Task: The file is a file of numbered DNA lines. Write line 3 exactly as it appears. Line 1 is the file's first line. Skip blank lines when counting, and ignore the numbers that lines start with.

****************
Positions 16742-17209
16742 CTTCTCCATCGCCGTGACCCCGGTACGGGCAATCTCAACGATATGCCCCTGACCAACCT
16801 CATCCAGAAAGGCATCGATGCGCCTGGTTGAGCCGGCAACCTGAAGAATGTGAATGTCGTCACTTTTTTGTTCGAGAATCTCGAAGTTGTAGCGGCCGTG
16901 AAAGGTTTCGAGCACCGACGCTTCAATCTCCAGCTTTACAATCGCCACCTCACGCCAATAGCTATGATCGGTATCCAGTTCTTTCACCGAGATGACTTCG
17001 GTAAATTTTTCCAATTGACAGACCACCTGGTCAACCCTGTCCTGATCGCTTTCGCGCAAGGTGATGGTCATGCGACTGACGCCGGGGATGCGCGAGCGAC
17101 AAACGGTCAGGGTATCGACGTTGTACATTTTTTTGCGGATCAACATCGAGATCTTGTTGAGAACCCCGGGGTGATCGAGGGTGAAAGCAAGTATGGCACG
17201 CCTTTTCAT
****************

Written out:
16801 CATCCAGAAAGGCATCGATGCGCCTGGTTGAGCCGGCAACCTGAAGAATGTGAATGTCGTCACTTTTTTGTTCGAGAATCTCGAAGTTGTAGCGGCCGTG